Judge Approves $8.25 Million Settlement in GT’s Kombucha and Whole Foods Suit


For the kombucha industry, the cost of achieving clarity in product labeling continues to be high.

An $8.25 million settlement, first reported on Law360.com, between a group of consumers and co-defendants GT’s Kombucha and Whole Foods Market Inc. over mislabeling claims regarding the product’s antioxidant, alcohol and sugar content was granted preliminary approval on Tuesday by a California federal judge.

In his ruling, U.S. District Court Judge Philip S. Gutierrez wrote that the figure represents approximately 21 percent of the estimated potential recovery value of $38 million, which falls within the range or approval, particularly considering the expenses associated with continued litigation. Judge Gutierrez rejected a prior proposed settlement in September 2016 due to objections over perceived differences in the settlement amount and the alleged harm suffered by the plaintiffs.

The plaintiffs in the suit, Jonathan Retta, Kristen Schofield and Jessica Manire, alleged that GT’s Kombucha product labels made false claims; the label used the term “antioxidant,” which the product does not contain, and claimed to be non-alcoholic, which it is not. They also alleged the sugar content in GT’s Kombucha products was higher than reflected on the label.

In November, the suit was consolidated with a separate complaint alleging that GT’s Kombucha product packaging was prone to leakage and explosion due to excessive carbonation.

In addition to the financial restitution, the settlement requires Millennium Products Inc., the Beverly Hills, Calif.-based parent company of GT’s, to make changes to its product labels.

The company has agreed to cease using the term “antioxidant” on packaging, as well as include warning that the product does contain alcohol. It will also contain a disclaimer that “contents are under pressure” and that leaving the product unrefrigerated can “increase pressure, causing product to leak or gush.” Millennium agreed to ensure that the product’s accurate sugar content was reflected on labels as well.

The decision formally resolves the complaint, which had undergone five amendments since it was originally filed in March 2015, at which point Millennium was named as the sole defendant.

In an e-mail exchange with BevNET, GT’s Kombucha founder GT Dave emphasized that the company had not admitted to any fault or wrongdoing as part of the settlement.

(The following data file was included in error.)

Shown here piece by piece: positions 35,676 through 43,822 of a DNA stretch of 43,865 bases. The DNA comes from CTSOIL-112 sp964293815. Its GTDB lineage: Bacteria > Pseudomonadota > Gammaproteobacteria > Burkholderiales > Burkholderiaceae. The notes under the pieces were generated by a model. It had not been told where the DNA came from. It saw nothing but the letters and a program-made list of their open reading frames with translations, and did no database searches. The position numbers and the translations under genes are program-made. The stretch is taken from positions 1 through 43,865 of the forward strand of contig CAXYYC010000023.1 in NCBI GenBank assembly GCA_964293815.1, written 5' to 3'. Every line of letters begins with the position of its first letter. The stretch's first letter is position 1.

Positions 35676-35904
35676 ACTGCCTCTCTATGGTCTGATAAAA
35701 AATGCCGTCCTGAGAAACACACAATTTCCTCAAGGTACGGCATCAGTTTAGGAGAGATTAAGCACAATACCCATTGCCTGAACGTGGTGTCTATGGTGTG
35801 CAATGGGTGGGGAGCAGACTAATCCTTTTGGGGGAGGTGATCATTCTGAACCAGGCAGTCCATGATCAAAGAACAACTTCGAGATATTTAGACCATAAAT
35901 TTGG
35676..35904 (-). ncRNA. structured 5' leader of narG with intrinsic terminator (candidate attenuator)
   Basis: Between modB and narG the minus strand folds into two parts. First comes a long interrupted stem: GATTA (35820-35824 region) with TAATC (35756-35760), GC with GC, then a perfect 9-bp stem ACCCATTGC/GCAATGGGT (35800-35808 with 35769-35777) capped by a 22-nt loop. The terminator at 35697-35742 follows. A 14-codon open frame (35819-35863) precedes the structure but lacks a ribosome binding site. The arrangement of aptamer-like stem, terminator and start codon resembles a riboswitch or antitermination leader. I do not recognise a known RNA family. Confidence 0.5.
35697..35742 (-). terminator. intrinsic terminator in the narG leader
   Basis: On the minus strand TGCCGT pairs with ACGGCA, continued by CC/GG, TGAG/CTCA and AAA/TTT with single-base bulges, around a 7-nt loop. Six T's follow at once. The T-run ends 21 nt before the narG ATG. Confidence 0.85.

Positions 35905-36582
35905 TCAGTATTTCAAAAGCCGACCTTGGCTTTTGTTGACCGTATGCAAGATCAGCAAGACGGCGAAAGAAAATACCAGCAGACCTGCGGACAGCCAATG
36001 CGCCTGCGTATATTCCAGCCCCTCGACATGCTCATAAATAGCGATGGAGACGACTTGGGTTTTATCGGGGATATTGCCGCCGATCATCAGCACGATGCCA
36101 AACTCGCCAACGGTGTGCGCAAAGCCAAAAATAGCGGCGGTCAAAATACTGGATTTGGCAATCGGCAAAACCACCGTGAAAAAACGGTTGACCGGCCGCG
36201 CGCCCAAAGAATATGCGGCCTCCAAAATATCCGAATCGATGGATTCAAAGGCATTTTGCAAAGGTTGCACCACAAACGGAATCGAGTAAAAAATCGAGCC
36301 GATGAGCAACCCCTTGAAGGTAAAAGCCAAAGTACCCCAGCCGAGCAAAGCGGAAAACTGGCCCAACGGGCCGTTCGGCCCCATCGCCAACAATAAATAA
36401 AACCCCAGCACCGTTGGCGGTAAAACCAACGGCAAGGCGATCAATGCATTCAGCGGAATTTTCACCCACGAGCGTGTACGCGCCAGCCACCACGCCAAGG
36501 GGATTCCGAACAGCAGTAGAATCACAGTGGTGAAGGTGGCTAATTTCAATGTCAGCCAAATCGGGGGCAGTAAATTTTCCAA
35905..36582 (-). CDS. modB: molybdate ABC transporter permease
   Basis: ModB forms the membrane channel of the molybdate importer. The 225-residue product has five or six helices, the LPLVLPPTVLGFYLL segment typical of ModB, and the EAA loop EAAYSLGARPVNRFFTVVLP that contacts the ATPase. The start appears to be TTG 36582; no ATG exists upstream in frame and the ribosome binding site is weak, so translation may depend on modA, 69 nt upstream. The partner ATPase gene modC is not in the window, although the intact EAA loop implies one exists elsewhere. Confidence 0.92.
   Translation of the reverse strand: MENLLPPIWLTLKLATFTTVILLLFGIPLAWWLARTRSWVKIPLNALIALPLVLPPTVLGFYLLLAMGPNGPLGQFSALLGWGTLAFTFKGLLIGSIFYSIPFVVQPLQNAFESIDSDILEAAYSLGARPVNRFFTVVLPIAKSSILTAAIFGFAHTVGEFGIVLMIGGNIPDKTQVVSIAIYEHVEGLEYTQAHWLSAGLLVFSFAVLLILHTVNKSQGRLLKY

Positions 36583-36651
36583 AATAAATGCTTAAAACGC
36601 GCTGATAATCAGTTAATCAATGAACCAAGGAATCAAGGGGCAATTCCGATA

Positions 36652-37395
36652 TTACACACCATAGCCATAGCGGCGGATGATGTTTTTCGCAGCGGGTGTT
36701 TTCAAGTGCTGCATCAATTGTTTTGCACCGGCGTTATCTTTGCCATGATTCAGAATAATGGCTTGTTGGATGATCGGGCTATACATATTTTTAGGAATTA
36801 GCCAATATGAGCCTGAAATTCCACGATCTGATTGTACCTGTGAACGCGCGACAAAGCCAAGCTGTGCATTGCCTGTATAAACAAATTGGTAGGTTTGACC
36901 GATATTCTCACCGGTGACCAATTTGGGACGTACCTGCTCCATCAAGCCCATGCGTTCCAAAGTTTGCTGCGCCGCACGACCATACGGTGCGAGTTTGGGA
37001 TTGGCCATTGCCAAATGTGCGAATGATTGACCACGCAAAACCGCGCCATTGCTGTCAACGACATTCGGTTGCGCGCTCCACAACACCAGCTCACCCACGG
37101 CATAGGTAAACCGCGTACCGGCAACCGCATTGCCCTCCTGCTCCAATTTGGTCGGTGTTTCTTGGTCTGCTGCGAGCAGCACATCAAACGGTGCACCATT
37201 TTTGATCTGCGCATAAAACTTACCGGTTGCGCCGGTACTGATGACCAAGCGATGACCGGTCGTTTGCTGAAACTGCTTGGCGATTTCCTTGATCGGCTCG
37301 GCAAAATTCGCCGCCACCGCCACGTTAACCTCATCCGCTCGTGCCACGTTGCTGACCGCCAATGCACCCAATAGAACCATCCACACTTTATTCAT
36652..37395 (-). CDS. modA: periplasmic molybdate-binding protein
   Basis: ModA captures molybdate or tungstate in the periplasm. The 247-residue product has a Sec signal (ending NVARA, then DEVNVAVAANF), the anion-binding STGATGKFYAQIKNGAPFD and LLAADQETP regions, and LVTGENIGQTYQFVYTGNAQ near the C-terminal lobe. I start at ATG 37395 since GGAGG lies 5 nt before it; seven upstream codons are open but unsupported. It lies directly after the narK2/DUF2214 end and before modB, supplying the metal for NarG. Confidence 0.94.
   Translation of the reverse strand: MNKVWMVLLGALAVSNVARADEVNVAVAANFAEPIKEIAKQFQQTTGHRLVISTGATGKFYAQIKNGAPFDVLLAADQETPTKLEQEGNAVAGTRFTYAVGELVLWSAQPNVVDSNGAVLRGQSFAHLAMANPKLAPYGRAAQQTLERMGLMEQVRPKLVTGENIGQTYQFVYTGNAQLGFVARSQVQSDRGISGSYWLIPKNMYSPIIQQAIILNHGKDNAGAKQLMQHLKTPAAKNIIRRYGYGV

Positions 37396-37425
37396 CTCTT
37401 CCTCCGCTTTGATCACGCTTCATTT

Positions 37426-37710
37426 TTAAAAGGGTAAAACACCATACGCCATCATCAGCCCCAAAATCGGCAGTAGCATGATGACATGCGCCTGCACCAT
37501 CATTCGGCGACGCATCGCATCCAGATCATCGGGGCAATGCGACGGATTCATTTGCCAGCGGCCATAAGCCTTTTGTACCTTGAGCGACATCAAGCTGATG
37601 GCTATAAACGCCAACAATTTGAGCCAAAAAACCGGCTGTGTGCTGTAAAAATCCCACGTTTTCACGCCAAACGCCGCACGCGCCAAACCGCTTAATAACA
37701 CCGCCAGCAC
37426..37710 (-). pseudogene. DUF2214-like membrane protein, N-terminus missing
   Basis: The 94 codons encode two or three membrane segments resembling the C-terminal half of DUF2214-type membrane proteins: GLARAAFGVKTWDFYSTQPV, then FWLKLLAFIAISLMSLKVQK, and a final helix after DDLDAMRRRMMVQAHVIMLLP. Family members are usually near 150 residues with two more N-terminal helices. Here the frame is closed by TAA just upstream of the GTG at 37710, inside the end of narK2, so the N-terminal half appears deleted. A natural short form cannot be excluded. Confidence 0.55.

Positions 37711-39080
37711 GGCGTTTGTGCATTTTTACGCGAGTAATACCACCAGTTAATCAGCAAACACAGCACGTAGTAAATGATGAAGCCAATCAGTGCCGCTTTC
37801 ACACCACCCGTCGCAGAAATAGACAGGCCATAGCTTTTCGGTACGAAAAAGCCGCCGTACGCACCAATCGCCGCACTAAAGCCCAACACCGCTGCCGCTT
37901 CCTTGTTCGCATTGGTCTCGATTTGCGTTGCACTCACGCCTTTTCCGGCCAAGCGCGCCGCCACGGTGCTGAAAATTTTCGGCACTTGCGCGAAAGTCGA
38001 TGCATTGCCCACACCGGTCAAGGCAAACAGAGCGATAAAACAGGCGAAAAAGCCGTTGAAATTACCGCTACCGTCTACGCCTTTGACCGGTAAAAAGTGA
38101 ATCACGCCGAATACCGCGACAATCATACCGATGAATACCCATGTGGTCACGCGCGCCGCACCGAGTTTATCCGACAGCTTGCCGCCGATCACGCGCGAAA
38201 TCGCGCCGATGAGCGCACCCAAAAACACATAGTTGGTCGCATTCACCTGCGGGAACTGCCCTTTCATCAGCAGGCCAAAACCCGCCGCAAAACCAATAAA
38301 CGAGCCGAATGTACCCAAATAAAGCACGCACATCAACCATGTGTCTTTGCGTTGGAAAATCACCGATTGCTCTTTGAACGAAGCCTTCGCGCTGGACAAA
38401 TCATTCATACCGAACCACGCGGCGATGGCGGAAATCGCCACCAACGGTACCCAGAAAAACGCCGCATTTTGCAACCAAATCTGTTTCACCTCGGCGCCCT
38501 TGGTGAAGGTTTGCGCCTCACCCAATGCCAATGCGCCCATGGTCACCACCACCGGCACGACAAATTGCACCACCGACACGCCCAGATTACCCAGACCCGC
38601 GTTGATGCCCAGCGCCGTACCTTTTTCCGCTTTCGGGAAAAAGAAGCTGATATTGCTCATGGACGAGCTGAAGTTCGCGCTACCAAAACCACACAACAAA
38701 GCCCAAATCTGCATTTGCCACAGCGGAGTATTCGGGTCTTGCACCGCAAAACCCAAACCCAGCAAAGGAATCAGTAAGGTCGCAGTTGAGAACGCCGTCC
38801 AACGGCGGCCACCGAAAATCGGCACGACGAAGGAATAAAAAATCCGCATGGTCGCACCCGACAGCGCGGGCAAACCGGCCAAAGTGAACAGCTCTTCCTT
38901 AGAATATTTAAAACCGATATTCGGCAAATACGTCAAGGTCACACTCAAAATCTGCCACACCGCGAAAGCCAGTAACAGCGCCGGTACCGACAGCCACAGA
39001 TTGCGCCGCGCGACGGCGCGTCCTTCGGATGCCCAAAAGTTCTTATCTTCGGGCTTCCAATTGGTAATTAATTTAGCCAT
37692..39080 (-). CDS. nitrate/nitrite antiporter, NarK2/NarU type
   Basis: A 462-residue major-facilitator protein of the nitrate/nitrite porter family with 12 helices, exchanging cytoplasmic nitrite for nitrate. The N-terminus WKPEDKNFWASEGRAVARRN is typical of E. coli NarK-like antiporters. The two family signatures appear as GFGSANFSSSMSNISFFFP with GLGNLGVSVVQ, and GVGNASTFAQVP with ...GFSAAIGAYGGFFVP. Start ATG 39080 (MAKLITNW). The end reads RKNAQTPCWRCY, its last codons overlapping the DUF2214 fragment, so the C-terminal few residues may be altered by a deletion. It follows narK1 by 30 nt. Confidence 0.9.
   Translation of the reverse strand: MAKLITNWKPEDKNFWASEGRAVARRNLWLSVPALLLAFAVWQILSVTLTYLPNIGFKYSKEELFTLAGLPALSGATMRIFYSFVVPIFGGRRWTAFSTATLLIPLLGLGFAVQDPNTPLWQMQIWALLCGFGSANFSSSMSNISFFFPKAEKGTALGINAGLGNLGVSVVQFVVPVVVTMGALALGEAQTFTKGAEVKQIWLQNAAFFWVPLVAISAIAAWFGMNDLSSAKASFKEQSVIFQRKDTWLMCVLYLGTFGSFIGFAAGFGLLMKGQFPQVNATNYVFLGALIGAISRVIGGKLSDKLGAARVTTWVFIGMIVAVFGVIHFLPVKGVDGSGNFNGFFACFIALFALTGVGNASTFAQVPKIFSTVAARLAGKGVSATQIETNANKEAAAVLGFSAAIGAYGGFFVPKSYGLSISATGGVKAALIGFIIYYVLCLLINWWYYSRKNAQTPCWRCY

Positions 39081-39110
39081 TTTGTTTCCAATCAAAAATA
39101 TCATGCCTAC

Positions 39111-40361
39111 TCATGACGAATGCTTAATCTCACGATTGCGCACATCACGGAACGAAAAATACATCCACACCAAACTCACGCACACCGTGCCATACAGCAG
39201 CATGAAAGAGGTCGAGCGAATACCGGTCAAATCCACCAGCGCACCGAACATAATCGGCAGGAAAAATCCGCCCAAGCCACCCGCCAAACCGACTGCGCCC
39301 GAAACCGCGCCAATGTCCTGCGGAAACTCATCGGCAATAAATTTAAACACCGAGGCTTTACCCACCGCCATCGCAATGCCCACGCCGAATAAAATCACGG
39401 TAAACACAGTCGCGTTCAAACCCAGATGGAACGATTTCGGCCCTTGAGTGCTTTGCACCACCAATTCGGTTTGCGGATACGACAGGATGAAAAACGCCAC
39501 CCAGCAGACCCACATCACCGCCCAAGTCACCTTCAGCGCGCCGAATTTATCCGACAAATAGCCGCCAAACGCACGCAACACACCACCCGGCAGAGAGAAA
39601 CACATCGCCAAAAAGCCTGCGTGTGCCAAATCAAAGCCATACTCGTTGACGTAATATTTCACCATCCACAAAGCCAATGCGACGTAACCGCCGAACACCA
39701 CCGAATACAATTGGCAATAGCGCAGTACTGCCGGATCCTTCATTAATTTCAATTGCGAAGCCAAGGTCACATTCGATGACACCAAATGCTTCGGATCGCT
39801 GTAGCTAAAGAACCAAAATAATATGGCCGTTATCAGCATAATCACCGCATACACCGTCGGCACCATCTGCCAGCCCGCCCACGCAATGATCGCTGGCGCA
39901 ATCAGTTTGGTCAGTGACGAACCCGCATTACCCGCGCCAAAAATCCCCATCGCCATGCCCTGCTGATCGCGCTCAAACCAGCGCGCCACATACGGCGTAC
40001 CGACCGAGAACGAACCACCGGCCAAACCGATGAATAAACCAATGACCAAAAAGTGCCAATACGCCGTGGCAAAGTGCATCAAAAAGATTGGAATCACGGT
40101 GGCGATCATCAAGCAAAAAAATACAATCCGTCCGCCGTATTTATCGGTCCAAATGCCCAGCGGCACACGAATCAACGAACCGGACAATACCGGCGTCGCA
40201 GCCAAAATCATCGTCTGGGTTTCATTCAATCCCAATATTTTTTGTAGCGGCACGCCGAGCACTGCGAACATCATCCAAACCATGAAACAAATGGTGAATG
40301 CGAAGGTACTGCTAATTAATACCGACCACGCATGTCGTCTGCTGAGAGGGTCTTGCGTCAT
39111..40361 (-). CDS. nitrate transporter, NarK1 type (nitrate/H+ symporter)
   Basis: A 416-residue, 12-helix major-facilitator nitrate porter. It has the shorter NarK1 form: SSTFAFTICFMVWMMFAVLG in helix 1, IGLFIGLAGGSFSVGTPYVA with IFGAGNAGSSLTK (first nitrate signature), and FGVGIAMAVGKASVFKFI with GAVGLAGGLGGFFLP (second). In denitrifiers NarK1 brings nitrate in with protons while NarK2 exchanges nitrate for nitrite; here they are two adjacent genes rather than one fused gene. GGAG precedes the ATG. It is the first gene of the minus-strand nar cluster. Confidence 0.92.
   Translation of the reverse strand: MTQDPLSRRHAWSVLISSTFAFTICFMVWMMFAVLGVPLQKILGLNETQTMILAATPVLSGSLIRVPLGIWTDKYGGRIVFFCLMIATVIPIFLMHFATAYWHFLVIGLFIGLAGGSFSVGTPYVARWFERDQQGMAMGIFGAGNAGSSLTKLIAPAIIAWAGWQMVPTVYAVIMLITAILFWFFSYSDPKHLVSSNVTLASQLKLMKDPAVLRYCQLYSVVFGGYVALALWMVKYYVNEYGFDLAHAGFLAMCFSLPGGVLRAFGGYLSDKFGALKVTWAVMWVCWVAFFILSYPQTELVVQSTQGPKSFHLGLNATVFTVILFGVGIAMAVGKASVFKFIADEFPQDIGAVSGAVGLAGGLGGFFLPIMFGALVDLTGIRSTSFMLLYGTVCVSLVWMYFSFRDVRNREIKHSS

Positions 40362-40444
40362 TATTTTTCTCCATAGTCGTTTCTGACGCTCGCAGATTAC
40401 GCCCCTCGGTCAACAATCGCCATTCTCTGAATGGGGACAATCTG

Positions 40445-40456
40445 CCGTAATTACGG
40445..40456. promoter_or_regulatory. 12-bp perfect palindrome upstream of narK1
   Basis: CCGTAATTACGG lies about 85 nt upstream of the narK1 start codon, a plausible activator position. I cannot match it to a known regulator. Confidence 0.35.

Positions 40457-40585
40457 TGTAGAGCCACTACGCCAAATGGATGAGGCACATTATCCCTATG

“At the end of the day, the driver behind arriving at a settlement was to circumvent the business distractions and cost of defense that are always associated with these types of litigation,” he wrote. “The settlement enables us to focus on running our business and making healthy products instead of dealing with arduous and costly litigation.”

When asked how the labeling errors might have occurred, Dave responded: “Honestly, I don’t believe ‘errors’ is the proper language as this is not really about what’s ‘right’ or ‘wrong.’ These types of claims and their subsequent settlements are truly about eliminating anything about the product that can be perceived as misleading, confusing or inconsistent.”

Whole Foods notably elected to voluntarily remove all kombucha products from its shelves in June 2010 after bottles at the retailer’s Portland, Maine location showed alcohol levels ranging from 0.5 percent to 2.5 percent. The Alcohol and Tobacco Tax and Trade Bureau regulates all non-alcoholic beverages must contain less than .5 percent alcohol by volume (ABV).

In response to a question about how the case would affect the brand’s relationship with the retailer, Dave wrote, “Like all of our retail partners, we stand behind the product we make and always do the right thing for both parties. That’s the most important thing to retailers like Whole Food and all the other relationships we maintain.”

He also said that he believed consumers would be similarly unaffected by the case.

“It seems like everyday ethical and righteous brands are being attacked based on vague laws or simple loop-holes in regulations,” he wrote. “To a certain extent I think consumers are somewhat desensitized to these events and still primarily rely on their own personal relationship and experience with the product or brand.”

When asked if the settlement closed the door on any future litigation over mislabeling claims involving GT’s, Dave explained that unless policies were changed, the overall industry will continue to get tied up in litigation that is “based on flawed or outdated regulations.”

“As it stands today, a plaintiff can easily get their attorney’s fees awarded but the defense has a slim to no chance of recovering their fees even if they prevail in defending the suit,” he wrote. “This creates a very unfair advantage for plaintiffs and virtually “zero risk of any downside. This is why the term ‘cost of defense’ is so commonly associated in the rationale behind why most companies end up settling a lawsuit.”